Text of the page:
I was born and raised in Japan, where all schoolchildren learn calligraphy. Calligraphy has become an entrance point to understanding my own culture as it allows me to recognize the existence of underlying meanings in all forms—language, images, even the mundane interactions of being. This craft provides the foundation and inspiration for my practice.
To speak to the core of humanity, I seek the connections among cultures both from the past and present, and I focus on tracing traditional Japanese activities back to their origins through my research. My recent works attempt to highlight an oft-forgotten engagement in contemporary society—a deeper connection with one’s own spirit. The paintings both present a moment of this spiritual engagement and invite viewers to engage with the spiritual landscape.
KoroKuroShioro means black-black-white in Japanese. These paintings offer spaces where viewers can privately immerse themselves in their own psychological and spiritual world. They are painted with Sumi—an ink traditionally used in East Asia made of soot and animal glue—that offers a wide range of tones and depths in black. The particles in soot—its main ingredient—carry a spirit that can be absorbed by the maker, viewer, or materials.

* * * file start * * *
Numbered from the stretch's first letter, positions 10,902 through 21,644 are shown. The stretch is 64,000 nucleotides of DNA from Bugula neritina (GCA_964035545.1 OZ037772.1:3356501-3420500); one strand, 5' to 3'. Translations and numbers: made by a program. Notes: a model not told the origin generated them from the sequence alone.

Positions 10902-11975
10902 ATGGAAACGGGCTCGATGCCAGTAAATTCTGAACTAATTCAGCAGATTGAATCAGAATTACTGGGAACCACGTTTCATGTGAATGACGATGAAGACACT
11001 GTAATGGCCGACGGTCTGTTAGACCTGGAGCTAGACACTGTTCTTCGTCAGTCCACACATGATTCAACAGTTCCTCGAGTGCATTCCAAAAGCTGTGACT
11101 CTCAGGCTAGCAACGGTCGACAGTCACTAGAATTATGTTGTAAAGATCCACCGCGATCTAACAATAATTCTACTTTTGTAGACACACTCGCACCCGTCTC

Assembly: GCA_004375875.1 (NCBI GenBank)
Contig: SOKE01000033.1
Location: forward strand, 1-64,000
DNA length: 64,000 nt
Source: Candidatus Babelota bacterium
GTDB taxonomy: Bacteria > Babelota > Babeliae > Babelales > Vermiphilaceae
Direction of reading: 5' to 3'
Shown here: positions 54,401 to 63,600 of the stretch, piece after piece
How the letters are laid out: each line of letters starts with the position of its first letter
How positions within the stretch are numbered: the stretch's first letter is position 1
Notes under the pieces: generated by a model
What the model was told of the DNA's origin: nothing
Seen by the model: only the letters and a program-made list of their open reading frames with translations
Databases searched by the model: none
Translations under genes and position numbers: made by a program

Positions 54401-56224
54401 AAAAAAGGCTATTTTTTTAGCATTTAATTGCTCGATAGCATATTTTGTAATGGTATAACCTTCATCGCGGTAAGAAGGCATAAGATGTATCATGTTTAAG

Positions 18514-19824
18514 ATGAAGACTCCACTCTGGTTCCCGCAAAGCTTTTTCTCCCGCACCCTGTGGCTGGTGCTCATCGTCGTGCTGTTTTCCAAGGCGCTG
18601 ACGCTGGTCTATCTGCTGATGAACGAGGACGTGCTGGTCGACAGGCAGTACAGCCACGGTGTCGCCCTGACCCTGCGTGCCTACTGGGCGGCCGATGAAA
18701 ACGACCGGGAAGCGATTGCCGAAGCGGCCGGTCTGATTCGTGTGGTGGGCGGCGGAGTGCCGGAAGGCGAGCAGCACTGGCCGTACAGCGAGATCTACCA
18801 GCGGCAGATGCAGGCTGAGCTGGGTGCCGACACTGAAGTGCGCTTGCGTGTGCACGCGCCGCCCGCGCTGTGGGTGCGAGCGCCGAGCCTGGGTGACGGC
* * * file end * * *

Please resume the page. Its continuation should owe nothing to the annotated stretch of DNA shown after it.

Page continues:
I earned a BA from Portland State University in 2005 and an MFA from Indiana University in 2010. I exhibit my work through solo and group exhibitions nationally and internationally at commercial and university galleries, art centers, and regional museums. Currently, I am an Assistant Professor of Art at Southern Methodist University in Dallas, Texas.